On 18 April 2014, a 14,000-tonne block of ice slid down the southern face of Mount Everest, killing 16 people. It was the mountain’s deadliest day, until just over a year later, when 22 died in the aftermath of the Nepalese earthquake.
Thirteen of the men who died in 2014 were Sherpa, an indigenous ethnic group famed for their ability to withstand high altitudes. They had been finding their way through the Khumbu Icefall, one of Everest’s most dangerous passes. When the avalanche hit they were fixing a route so that tourists – some paying up to $75,000 to climb the world’s highest peak – could fulfill a dream.
Not long before that, Jennifer Peedom had arrived to make a film about the Sherpas. She had been on three Everest expeditions; over the course of those visits, she had seen how the Sherpas’ role in getting tourists to the top had been played down, and she knew that there was a story to tell. But she couldn’t have known that she would be there as news of the disaster rolled in. She couldn’t have known that she would film as the Sherpas’ bodies were airlifted off the icefall, and watch as the locals channelled their shock and anger into something unheard of: a strike. Now, with her film, Sherpa, about to be released in cinemas, she acknowledges that it is not the film she intended to make – but argues that the story she emerged with is an essential one.
“They are a people moving towards self-determination, which is a very natural thing,” says Peedom. “Sherpas are becoming better educated and going overseas. They’re getting climbing credentials and coming back [to the western expedition leaders] and saying: ‘I’m as good as you.’ That puts pressure on the status quo”.
The disaster prompted the Sherpas to demand better insurance, a rescue fund and eventually, the cancellation of the 2014 climbing season. Even before then, they were starting to chip away at the stereotypes that had plagued them since legendary climber Tenzing Norgay became one of the first people, along with Sir Edmund Hillary, to summit Everest in 1953. Norgay – genial, hard-working, always smiling – was portrayed by the press as Hillary’s loyal accomplice. The image of the happy assistant to the mountain-conquering Westerner stuck.
Sherpa follows veteran guide Phurba Tashi, a Nepalese mountaineer with 21 ascents of Everest to his name, as he comes to the decision not to return to work in the wake of the tragedy. It was not an easy choice. His family didn’t want him to climb, but it is a lucrative job and he was loyal to his boss. Russell Brice is a celebrated New Zealand mountaineer and the owner-manager of the expedition company Himalayan Experience Ltd (Himex). In the film, Brice is feverishly trying to keep his business together, while facing a dilemma: how does he respect the Sherpas’ grief and keep them working to satisfy his clients?
“They say that there are two kinds of people that climb Everest: egomaniacs and dreamers,” says Peedom. “Some people can get caught up in the mystery and mystique of Everest. And other people just have it on their bucket list. These guys are busy people, ambitious people. They’re often wealthy people. I don’t judge them for that, but they do possibly avoid looking too deeply at the ethical issues, because it makes it more difficult.”
Though the tourists she speaks to are generally sympathetic to the Sherpas, there are a few moments when their frustration reveals attitudes that are a little discomforting. During an emotional exchange one client pleads with Brice: “Can you not talk to their owners?”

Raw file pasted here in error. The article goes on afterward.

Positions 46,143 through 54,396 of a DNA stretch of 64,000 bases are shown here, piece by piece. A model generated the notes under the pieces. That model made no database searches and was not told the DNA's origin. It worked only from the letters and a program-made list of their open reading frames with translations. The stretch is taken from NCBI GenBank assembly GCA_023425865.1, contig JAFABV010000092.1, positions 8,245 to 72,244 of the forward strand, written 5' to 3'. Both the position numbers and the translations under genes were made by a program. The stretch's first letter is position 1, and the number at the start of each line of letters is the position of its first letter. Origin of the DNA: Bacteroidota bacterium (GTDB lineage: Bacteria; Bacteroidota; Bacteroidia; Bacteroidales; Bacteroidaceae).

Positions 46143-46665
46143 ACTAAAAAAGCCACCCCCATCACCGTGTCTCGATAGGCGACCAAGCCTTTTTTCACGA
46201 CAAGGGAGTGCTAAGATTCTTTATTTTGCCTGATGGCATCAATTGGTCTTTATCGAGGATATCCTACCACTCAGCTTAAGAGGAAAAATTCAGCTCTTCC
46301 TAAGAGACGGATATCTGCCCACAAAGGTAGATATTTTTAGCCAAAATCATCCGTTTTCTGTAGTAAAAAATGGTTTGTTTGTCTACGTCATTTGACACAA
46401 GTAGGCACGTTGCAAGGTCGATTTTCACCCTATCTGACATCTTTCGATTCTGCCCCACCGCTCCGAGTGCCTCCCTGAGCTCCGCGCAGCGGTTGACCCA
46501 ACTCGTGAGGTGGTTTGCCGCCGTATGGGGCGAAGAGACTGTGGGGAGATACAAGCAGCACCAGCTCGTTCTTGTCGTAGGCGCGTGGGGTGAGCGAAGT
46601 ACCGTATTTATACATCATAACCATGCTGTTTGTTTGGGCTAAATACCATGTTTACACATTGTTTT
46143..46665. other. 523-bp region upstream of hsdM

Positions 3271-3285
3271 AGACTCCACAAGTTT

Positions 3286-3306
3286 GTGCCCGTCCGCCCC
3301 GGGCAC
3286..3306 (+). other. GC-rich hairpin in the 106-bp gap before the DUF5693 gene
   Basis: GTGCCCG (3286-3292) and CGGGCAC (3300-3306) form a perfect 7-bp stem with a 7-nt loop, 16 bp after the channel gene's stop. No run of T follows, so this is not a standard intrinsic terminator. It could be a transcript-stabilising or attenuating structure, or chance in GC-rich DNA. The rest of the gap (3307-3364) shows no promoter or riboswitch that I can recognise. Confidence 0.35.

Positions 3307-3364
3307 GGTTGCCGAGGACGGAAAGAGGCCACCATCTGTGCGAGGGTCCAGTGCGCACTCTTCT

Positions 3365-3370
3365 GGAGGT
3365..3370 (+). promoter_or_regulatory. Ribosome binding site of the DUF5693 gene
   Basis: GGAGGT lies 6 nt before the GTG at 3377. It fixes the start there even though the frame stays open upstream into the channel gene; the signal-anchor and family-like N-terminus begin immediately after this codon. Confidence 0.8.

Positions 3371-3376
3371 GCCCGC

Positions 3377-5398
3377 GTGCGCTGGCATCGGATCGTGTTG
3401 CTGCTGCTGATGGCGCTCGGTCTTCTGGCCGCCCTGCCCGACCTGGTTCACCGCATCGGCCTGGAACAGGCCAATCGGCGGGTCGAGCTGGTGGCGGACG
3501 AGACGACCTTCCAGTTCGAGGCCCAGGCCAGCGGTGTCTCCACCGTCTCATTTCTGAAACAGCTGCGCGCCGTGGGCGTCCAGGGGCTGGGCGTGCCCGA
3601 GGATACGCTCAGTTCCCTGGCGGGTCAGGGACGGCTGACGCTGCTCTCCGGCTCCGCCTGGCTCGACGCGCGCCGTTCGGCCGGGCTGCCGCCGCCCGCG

“The generous side of me would say perhaps he meant the expedition owners,” says Peedom. “But it did represent an attitude”.
Everest is a valuable asset to the Nepalese government. Permits cost $11,000 per person. Before the 2014 disaster there was little incentive to be too stringent over who got to climb (Peedom’s film shows queues lining up to summit the mountain).
Meanwhile, the wealthier thrill-seekers expect a luxury service. Brice’s company are shown waking clients at base camp with hot towels and warm tea. In the evening they sit around on fur-lined camp chairs drinking lager and watching TV. All of this is hauled up the slopes by the Sherpas.
Then there are the camera crews. With an expensive climb comes sponsorship and the need to record the ascent and publicise the backers.
“There were three film teams on my expedition,” says Peedom. “Getting shots without camera people in them was a challenge. There were cameras everywhere. It feels like most people who are climbing Everest are having a film crew follow them.”
Since April’s earthquake, the Nepalese government have limited access to permits to experienced climbers, hoping that will address concerns about safety and overcrowding. But the Sherpas still face an uphill battle when it comes to changing outsiders’ perception of them. The recent Hollywood blockbuster Everest, which was filming while Peedom was on the mountain, has angered the community. Based on the 1996 disaster in which eight climbers died, the Sherpas say the film downplays their importance.
“The Sherpas are really upset about it,” says Peedom. “Their role was a particularly big one in that year and that disaster. They were boiled down into one slightly weird character who wasn’t really representative of them. A lot of people were saying to me on Facebook: ‘Everest doesn’t show our side of the story.’”
On returning from her shoot, Peedom had to re-pitch her film to her investors. They had been promised a documentary about a legendary Sherpa guide summiting Everest for a record-breaking 22ndtime. What she could deliver was what the Guardian’s initial review called “a workers’ rights film”.
“The strike was unprecedented,” says Peedom. “That was a real line in the sand, and it will affect the future. The dynamic has shifted on Everest.”
"On strike at 8,848 Metres: Sherpa and the story of an Everest revolution" by Henry Barnes, The Guardian, 19 December 2015